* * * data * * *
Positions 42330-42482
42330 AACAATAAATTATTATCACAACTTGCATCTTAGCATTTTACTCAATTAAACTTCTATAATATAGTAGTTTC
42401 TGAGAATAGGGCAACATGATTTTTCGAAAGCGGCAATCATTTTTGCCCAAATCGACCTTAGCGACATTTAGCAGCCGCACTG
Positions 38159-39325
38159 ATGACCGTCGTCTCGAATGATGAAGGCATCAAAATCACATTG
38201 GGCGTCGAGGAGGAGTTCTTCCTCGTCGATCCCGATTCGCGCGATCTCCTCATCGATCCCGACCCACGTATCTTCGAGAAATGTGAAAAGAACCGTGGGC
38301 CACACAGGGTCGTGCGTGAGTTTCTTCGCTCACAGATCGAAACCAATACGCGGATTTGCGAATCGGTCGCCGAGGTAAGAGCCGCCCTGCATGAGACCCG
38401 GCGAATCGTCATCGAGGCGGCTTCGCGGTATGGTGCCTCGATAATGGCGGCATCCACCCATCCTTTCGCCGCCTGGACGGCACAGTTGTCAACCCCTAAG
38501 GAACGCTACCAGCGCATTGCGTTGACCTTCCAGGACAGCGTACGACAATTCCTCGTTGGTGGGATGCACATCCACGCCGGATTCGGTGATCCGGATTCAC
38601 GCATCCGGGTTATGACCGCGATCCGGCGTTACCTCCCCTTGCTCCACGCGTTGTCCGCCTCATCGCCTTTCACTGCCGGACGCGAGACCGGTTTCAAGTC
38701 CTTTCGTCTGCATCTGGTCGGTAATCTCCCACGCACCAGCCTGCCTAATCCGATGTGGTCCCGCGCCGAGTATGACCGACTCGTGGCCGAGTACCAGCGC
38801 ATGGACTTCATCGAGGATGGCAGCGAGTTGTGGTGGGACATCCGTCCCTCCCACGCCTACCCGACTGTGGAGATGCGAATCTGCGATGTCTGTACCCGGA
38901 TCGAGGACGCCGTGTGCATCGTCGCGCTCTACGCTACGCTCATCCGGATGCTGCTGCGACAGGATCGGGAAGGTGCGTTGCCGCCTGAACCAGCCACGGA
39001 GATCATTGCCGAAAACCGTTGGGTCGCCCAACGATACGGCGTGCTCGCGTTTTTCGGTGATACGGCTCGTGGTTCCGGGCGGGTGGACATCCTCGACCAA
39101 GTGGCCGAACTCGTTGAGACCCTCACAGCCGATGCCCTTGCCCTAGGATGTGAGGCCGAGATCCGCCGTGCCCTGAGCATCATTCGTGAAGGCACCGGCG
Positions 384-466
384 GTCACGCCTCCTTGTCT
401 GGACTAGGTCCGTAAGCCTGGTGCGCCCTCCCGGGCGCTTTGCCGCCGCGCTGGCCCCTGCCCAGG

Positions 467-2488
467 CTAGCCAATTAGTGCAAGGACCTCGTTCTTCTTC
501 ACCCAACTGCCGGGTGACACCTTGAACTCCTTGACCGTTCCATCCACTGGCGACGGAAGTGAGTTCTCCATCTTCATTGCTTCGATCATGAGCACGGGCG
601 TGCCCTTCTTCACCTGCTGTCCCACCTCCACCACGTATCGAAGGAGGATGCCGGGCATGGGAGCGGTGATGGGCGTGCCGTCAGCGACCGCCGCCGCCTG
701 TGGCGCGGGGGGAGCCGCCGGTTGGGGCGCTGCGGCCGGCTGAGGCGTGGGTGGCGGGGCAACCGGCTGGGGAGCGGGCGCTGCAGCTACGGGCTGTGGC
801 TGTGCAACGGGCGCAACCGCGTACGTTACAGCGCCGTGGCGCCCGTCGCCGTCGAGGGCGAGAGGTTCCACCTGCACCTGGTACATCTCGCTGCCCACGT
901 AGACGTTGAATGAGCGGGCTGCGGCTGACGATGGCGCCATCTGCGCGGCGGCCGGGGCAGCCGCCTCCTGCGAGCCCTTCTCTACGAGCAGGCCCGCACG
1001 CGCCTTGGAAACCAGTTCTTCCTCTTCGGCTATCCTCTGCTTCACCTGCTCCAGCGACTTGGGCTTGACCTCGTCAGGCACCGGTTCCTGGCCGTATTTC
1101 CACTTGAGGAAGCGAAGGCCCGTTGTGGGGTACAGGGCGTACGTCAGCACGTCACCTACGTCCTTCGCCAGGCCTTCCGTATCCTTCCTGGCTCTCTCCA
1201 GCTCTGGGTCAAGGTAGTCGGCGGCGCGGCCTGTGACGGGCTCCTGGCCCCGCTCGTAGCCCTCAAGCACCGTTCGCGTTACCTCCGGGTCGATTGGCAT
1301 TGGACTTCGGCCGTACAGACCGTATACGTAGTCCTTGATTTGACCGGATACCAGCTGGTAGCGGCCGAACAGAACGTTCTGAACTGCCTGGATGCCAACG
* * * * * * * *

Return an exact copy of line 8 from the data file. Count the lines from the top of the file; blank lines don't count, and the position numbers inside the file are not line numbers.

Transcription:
38401 GCGAATCGTCATCGAGGCGGCTTCGCGGTATGGTGCCTCGATAATGGCGGCATCCACCCATCCTTTCGCCGCCTGGACGGCACAGTTGTCAACCCCTAAG